Crabtree/NFL, Not Maybin, To Blame For The Long Hold-Out

By PFC Bills Writer Jay Kommuru

Buffalo Bills Rookie DE, Aaron Maybin, finally ended his 26-day holdout and became the third-to-last rookie in this year’s draft to sign a deal. It is being widely reported that the base-value for his deal is $17.6M and it could be as high as $25M per ESPN’s Adam Schefter.  Bills fans across the nation sighed in relief when they heard the news on Friday morning (8/21/2009). However, it seems as though a majority of the Bills fans were and continue to be somewhat upset at Maybin for holding out. And I understand it, to a certain degree. The team is going into a very critical year, their pass rush last year was as ever present as George W. Bush’s intelligence, and Maybin was supposed to come in and contribute right away.  Not to mention, he was only one of three unsigned rookies this year which really made him look like a greedy, money mongrel right in line with Michael Crabtree (WR, 49ers) and Andre Smith (OT, Cincinnati).

But, nothing could be farther from the truth. You can sense the level of frustration from Maybin over the holdout and the fact that his public perception continued to take a constant downwards dip in the eyes of Bills fans. He swore himself off Twitter until he got signed because of all the negative comments he was receiving from Bills fans regarding the holdout.  The Buffalo Bills official reporter, Chris Brown, had reported several times on his blog that Maybin has been eagerly waiting to get signed and get back to camp.  You can also sense the relief he has now that the business side of it is finally over and he can continue on to play football and show the Bills why they made him the #11 pick overall. He was “ecstatic” to finally have resolved the contract issue and having been introduced at the Friday afternoon press conference. There is no question that Maybin has shown great work ethic in the limited time he was available to the Bills coaching staff. However, scanning across the Bills faithful, many are holding a grudge against him for the long holdout and are certain to quip at the first sign of unimpressive play.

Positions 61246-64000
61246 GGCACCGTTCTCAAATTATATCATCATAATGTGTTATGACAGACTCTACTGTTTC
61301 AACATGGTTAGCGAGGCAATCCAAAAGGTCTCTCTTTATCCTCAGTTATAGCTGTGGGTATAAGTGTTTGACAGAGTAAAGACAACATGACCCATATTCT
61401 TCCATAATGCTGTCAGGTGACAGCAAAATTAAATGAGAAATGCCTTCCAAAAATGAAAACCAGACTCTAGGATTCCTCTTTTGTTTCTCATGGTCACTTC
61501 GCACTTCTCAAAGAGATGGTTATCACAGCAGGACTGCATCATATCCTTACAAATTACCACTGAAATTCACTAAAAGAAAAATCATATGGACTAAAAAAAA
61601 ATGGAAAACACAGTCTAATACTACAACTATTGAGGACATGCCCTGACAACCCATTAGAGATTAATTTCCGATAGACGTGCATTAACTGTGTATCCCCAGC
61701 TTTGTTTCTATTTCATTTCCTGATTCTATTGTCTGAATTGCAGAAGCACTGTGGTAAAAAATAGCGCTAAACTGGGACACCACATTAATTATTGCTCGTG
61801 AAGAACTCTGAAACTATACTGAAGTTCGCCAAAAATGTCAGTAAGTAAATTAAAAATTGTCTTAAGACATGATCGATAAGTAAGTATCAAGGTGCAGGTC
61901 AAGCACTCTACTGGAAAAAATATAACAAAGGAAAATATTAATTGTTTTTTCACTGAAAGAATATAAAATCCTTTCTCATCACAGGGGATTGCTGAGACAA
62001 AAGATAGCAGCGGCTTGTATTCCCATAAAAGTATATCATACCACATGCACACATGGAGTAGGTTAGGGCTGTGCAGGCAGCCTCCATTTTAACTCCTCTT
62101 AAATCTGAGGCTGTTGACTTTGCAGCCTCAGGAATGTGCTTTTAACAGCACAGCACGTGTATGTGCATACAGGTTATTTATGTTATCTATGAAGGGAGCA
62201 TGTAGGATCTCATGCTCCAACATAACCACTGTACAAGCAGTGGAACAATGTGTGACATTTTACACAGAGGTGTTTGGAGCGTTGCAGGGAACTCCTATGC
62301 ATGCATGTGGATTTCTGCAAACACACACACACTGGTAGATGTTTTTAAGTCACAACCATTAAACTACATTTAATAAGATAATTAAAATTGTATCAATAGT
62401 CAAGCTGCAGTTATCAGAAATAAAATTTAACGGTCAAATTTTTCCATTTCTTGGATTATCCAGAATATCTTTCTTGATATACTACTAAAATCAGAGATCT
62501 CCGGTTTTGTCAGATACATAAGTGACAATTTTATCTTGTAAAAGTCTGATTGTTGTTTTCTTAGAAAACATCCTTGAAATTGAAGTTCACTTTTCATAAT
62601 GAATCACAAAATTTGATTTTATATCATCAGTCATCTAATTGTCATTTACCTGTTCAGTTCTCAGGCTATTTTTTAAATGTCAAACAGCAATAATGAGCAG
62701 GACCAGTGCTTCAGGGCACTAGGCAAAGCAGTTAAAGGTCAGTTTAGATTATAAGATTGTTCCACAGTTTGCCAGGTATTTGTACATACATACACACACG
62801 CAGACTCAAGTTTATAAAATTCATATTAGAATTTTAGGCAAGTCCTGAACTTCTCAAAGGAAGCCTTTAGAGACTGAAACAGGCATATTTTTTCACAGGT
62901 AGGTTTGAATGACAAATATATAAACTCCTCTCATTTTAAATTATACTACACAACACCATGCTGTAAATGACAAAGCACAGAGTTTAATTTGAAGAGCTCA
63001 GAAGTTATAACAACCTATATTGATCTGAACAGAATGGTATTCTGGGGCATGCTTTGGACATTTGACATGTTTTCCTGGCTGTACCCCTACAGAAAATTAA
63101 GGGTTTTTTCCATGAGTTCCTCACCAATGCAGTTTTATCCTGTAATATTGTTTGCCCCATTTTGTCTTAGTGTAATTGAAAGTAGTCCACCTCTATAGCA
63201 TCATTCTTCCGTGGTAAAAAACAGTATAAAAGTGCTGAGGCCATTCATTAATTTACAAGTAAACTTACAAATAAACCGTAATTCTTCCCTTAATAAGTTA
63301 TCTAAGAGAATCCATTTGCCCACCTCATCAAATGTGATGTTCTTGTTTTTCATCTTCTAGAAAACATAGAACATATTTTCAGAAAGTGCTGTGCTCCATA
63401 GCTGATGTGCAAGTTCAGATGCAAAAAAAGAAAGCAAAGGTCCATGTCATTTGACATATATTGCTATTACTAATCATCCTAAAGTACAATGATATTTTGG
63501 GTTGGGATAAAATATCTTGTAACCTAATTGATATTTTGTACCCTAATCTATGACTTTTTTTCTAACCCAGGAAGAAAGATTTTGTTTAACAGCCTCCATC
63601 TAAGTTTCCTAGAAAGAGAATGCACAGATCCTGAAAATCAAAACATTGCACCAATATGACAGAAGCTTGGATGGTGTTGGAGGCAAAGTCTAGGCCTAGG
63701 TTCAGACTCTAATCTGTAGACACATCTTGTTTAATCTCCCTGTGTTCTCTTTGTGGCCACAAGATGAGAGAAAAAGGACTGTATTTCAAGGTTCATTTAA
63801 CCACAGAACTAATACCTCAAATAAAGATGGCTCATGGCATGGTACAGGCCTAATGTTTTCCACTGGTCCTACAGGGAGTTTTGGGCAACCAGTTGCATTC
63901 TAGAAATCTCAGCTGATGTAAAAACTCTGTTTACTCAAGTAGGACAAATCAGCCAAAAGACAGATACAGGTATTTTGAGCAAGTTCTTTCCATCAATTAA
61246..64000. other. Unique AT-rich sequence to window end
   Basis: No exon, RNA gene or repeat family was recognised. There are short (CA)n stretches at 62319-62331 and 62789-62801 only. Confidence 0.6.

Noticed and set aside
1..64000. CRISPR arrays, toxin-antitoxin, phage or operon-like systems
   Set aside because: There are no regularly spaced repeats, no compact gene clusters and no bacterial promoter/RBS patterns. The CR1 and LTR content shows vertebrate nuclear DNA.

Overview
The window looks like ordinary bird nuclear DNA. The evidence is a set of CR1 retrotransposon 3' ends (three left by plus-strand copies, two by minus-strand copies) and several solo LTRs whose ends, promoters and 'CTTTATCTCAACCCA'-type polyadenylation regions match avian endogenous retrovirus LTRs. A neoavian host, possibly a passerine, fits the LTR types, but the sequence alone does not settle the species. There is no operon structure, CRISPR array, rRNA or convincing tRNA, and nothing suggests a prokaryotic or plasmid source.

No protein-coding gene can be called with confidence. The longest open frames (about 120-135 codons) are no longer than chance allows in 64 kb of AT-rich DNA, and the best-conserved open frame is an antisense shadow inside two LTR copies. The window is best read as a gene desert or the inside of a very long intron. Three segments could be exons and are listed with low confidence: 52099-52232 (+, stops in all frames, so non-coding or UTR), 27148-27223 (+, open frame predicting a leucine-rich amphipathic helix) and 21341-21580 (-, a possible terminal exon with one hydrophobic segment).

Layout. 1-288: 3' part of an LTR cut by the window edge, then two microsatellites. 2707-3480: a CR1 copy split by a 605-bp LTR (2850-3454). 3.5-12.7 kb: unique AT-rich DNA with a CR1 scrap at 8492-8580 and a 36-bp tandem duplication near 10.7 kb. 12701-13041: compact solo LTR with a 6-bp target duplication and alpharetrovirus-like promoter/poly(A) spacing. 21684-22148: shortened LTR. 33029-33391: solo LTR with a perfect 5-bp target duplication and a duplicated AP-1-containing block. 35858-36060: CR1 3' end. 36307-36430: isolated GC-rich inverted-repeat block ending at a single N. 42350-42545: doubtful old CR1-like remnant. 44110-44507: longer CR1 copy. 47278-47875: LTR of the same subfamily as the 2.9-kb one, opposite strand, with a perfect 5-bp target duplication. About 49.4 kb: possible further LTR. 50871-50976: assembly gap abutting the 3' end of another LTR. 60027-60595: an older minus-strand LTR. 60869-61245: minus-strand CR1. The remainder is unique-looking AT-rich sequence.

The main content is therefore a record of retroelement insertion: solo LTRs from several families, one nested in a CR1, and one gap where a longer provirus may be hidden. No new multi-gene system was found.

To them, I ask this: If you were a professional athlete and were told that you could either take a certain amount of money now, or wait for a few weeks and possibly get a 10-15% raise over the original offer in a sport where the average shelf life is about 3 years, wouldn’t you have done the same thing that Maybin did? I realize that I am defending an individual who probably ended up getting what he would’ve gotten had he originally signed a few weeks ago. However, based on how the 49ers handled Michael Crabtree, Maybin could have gotten an additional 10-15% over what he signed for. If you want to point fingers at someone, point it at Michael Crabtree who wants to be paid like a top-5 pick even though he was barely in the top-10 (10th overall). Better yet, if you want to complain about something, complain about the lack of a NFL rookie pay scale that gives every 1st rounder some leverage to holdout for a better contract. But please don’t blame Maybin, who is simply an athlete trying to use the system in place to his benefit.